Statement from the Commission on Institutional Change: January 18, 2019
On covenants and healthy conflict
As Unitarian Universalists, we do not have creeds and so it is essential that we have covenants among us. These speak to who we are and what we hold together. In this sense, “how” we do religious life together is very important. Our covenants are agreements we make which gather us together and point us towards our path to building the Beloved Community. So for us how we are together is part of how we grow into our faith.
The Purposes and Principles, the by-laws and the covenants of right relationship within Unitarian Universalism have helped keep us, as congregations and individuals, knit together. And, in much the same way, the professional codes of ethics held by our religious educators, musicians, and ministers also reflect how we want those who provide professional leadership in our faith communities to be in supportive, right relationship.
When relationships break down, covenants are most likely to be violated — and this is the time when they are most important. For example, when we move beyond rhetoric to sharing power with those who have been marginalized. What we learned in 2017 was the extent of the break in relationship within our Association. The events did not CAUSE the break, they aired it, in the same way, that the 2016 election aired the extent to which nationalism and racism are still factors in our larger society. People who have felt shut down by the existing structures have chosen to work around them. We see this within our larger society and within our Association.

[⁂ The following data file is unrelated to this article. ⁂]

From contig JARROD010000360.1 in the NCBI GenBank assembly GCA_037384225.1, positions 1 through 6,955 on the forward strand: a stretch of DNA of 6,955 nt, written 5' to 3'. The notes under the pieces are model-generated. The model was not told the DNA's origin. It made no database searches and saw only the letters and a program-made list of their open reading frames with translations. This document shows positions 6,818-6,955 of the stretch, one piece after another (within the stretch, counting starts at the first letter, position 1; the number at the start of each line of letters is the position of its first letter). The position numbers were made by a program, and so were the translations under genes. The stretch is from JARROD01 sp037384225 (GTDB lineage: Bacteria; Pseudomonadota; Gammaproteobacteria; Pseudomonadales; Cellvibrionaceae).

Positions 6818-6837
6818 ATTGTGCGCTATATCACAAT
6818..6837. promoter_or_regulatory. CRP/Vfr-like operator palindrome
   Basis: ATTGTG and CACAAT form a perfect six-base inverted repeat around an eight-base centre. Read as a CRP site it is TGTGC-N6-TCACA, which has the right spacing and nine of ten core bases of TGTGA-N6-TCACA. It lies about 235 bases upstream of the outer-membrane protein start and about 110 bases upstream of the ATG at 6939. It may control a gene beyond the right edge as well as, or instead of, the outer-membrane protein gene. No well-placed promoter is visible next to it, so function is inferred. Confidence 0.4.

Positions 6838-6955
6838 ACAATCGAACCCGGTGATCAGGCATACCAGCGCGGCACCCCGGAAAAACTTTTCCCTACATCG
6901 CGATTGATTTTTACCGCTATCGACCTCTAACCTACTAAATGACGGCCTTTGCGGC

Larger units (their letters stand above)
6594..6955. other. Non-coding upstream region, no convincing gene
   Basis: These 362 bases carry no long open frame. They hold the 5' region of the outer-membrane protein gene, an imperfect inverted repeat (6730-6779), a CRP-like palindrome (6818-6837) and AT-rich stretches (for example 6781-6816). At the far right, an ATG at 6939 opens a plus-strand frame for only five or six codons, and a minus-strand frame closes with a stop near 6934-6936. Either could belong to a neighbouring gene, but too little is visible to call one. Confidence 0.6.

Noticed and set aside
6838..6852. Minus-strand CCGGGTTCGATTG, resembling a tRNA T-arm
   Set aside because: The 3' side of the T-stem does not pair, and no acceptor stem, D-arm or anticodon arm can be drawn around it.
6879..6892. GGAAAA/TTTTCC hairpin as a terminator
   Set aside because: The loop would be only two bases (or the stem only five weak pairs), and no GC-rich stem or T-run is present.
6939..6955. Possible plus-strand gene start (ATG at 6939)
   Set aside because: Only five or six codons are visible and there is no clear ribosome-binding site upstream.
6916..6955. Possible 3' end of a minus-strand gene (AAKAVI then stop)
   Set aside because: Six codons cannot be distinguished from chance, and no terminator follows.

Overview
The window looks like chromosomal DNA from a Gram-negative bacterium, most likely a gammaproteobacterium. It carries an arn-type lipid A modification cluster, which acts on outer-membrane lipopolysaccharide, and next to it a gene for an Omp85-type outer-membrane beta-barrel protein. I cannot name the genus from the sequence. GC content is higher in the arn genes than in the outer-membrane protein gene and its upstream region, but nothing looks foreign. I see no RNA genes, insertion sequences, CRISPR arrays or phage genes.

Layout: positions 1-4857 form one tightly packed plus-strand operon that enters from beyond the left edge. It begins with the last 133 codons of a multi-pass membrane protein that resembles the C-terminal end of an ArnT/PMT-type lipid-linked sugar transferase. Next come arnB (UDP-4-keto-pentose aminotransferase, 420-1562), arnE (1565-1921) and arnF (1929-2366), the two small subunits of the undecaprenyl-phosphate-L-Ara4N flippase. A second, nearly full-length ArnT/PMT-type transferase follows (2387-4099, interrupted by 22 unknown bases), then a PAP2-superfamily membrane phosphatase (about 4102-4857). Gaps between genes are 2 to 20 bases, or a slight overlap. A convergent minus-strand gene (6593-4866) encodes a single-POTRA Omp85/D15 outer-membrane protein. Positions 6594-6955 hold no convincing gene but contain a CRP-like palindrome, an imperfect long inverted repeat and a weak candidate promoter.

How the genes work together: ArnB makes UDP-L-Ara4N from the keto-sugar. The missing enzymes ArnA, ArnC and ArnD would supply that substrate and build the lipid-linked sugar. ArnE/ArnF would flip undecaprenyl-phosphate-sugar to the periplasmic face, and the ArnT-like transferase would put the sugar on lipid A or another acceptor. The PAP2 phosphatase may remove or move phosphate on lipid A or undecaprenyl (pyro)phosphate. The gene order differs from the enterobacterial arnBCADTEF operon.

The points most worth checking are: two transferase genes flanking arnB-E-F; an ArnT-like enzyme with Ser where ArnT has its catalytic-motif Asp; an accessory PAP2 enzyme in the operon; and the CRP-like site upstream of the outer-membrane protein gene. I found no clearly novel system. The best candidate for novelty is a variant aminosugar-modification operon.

For us to move forward at this time, we must decide what covenants we are going to observe among us. And we need to be clear which covenants are real and authentic expressions of our communal goals. Some aspects of our current covenants will need to be changed immediately because they have not helped Unitarian Universalists as individuals or congregations or institutions to achieve true right relationship and aspects will be revealed with time. What is clear is that in more raw and hard times, we need to both stay in covenant with one another AND reexamine all of our covenants together. This is how we will ensure that we can benefit from a Unitarian Universalism where equity, diversity, and inclusion prevail and we can all enjoy the richness of that experience.
In our conversations around race, we touch deep nerves which can bring up shame and anger and then we have a hard time hearing one another. Without active covenants, we are left polarized and unable to recognize our interdependence and unsure of whether our inherent worth and dignity is being honored.
As we hear the stories of conflict among us, we want to assert the value of healthy conflict. Negotiated settlements and other tools which are designed to contain disagreement prolong whisper campaigns, trial by social media and other forms of unhealthy malignant division. Some of the practices among us were used to suppress input and involvement should be reassessed, especially in the light of generational styles of leadership and involvement. We need to review all processes among us for transparency, inclusiveness, and accessibility for all.
Here are some of the covenants among us — in the following months, we will be working with an outside consultant to assess how these have been created to serve the dominant culture. One factor we already know is that these tools can be used to suppress healthy conflict. To rebuild covenants among us, we must approach with humility and courage.
Unitarian Universalist Association:
https://www.uua.org/beliefs/what-we-believe/principles (a number of resources here, including the way they were developed)
Association for UU Music Ministries (formerly UU Musicians Network):
Continental Liberal Religious Educators Association:
Unitarian Universalist Association of Membership Professionals:
Association of Unitarian Universalist Administrators:
Unitarian Universalist Ministers Association :